In the case of a layout program, the language may be strange or the controls might not behave as you would expect them to; which just freaks people out.  (I mean, is it really fair to expect that someone unfamiliar with the history of typography know that “kerning” refers to the space between letters?)

This is why a well designed example, or template, can make all of the difference between success and failure when trying something new.  During my presentation and subsequent conversations I had with people afterward, this point came up (multiple times, actually).  So, in addition to my presentation slides, I also agreed to upload a couple of Scribus templates that people could use to get started.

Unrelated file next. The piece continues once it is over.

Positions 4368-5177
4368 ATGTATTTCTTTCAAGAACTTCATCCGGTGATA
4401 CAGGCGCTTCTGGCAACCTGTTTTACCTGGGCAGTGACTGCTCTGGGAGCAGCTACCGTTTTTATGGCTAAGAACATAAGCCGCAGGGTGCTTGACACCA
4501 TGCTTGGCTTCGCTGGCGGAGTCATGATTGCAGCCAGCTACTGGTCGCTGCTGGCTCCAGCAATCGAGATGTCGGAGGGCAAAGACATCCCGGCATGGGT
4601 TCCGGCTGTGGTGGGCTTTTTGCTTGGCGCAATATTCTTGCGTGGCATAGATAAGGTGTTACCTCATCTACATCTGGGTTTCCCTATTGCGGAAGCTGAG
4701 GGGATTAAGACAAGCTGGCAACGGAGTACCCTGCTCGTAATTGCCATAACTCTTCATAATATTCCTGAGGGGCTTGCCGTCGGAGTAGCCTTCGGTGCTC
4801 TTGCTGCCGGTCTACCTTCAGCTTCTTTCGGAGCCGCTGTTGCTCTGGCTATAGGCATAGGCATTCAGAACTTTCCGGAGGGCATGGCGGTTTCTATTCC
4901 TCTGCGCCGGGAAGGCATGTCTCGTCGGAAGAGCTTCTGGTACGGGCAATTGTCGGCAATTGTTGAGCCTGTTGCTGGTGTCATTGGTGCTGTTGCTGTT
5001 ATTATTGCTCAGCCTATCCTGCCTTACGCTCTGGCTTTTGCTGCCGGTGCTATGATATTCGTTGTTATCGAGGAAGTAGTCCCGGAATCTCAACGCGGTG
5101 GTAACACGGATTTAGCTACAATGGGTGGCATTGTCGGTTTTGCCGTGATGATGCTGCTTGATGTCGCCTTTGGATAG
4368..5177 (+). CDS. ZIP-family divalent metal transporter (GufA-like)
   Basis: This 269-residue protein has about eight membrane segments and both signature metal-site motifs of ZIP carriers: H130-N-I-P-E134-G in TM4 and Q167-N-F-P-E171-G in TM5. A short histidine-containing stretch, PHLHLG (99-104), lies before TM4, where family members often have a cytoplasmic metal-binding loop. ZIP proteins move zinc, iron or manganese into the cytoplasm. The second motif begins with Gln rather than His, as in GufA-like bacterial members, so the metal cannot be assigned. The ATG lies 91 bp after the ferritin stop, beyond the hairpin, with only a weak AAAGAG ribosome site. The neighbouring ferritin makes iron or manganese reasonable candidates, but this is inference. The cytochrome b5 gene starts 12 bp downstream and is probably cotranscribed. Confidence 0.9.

In the remainder of this post, you’ll find two presentation templates that can help you get started with Scribus.  These examples/templates are:

  1. A modern style presentation theme (the same theme I used to create my slides, actually)
  2. A modern magazine/catalog layout

Both examples work with Scribus 1.3.6 or newer.  Older versions of Scribus (> 1.3.6) use version 3 of the Qt framework, which means that they are tremendously out of date and, for that reason, dead to me.

(If you’re using Ubuntu, you can install Scribus 1.3.6 by searching for the ScribusNG package in the Software Center.  Both the stable version and ScribusNG can be installed side-by-side.)